needed to tell the president about it, because there was damaging information inside it, and it was claimed, in the dossier, that russians could use that information against the president. we do expect to see the president over at the pentagon later today. back to you. >> joe johns at the white house. thank you for the reporting. let's discuss with ron brownstein, rebecca berg, and salena zito. salena, to you as someone who has sat in the oval office and interviewed the president on more than one occasion, what does it tell us that on the six-month mark of his presidency, we are now hearing from the president, an attack on his entire justice department, particularly jeff sessions, and frankly, an attack on the entire judicial process? >> well, i'm not surprised p. i mean, you know, maggie haberman is such a great reporter, right? and she really has a way of c l pulling him out, he's very comfortable when he talks with her. and i thought that they were all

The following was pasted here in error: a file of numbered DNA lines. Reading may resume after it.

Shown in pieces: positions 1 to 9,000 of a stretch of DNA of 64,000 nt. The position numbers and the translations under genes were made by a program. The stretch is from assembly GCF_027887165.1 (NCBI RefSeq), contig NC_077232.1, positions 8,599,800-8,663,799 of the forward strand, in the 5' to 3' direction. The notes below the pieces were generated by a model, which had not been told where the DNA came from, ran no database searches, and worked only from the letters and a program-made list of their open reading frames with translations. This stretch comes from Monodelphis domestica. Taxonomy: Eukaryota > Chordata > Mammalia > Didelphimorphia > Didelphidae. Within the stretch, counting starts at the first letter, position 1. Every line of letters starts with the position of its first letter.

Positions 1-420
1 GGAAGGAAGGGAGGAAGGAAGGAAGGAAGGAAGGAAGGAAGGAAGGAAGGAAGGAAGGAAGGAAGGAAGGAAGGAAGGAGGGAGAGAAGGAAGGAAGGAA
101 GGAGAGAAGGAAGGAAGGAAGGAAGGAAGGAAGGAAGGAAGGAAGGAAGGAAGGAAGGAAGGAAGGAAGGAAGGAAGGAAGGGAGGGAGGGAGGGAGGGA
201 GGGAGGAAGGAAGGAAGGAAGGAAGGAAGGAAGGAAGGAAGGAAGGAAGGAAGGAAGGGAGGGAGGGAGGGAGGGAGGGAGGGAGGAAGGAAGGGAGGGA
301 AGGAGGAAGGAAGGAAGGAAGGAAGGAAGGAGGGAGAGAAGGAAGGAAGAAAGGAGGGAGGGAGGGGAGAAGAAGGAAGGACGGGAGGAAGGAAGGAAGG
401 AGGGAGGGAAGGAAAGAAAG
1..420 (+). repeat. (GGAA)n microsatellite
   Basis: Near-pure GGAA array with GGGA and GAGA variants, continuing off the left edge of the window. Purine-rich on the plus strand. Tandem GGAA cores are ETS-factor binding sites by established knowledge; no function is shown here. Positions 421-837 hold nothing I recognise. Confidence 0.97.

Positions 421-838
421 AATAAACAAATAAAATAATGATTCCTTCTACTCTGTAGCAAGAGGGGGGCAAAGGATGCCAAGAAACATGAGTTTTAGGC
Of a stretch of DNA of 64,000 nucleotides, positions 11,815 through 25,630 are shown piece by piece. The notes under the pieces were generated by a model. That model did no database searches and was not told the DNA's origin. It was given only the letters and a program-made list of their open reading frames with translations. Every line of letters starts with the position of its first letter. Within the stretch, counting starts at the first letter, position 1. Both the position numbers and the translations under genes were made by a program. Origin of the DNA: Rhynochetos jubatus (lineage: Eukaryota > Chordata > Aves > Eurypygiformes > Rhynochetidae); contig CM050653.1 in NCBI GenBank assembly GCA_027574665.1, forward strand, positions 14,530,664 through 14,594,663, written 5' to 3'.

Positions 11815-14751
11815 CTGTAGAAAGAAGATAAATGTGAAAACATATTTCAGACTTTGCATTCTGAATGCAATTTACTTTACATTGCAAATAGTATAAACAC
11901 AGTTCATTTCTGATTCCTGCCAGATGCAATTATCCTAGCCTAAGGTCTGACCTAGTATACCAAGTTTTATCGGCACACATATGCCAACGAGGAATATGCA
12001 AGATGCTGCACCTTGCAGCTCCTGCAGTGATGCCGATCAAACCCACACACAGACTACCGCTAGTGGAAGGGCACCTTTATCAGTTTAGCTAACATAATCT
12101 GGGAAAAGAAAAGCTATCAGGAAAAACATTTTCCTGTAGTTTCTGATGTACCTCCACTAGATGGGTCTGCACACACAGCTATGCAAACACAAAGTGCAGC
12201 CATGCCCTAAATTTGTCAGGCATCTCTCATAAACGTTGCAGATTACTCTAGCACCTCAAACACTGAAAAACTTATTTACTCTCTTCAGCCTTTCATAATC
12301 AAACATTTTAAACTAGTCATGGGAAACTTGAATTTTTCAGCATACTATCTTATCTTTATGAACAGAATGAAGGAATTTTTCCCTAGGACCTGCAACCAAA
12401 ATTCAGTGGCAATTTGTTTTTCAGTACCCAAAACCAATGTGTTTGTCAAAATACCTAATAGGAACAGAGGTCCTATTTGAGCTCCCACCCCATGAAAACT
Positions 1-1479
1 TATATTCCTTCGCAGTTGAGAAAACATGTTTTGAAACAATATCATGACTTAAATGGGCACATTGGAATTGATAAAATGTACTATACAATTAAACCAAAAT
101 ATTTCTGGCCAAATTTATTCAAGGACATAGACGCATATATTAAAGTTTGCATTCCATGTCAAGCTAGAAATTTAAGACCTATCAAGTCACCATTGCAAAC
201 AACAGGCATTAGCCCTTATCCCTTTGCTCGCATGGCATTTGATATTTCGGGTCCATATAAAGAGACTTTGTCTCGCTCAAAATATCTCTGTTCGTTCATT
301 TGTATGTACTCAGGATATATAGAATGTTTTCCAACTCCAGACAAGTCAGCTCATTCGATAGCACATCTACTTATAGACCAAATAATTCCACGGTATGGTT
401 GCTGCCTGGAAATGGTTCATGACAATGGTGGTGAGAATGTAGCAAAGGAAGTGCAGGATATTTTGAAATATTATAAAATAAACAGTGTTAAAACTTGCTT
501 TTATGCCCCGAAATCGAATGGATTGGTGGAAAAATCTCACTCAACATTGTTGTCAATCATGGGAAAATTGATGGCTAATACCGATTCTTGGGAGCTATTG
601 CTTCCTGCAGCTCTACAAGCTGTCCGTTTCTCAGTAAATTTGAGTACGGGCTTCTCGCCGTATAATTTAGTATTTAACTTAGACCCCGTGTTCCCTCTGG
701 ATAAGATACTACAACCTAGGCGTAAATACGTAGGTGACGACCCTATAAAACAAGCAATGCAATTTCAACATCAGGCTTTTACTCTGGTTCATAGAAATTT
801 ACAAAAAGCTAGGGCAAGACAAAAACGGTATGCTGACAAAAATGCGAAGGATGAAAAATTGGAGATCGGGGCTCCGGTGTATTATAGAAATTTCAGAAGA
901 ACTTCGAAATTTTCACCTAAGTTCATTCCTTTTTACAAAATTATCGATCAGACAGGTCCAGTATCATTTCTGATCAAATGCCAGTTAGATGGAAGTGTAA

able to have him talk about sort of the insecurity that he has about a attorney general that is now someone who doesn't immediately have his back as soon as he is, you know, president, right? and this is something that is important to presidents. and show, you know, i think he feels vulnerable without having that guy or, you know, if it ends up being a woman, that woman, you know, as part of his team. he's disappointed. this is something that we've heard leaked out before, but that's the first tile we hear it in his own words. and he's blunt about it. session was a guy that was with him in every -- almost every rally that i covered last year, right? i mean, this was a totally loyal guy, but it shows you that for this president, when you can't be there for him, you -- and you are, you know, there's some sort of, you know, maybe you knew you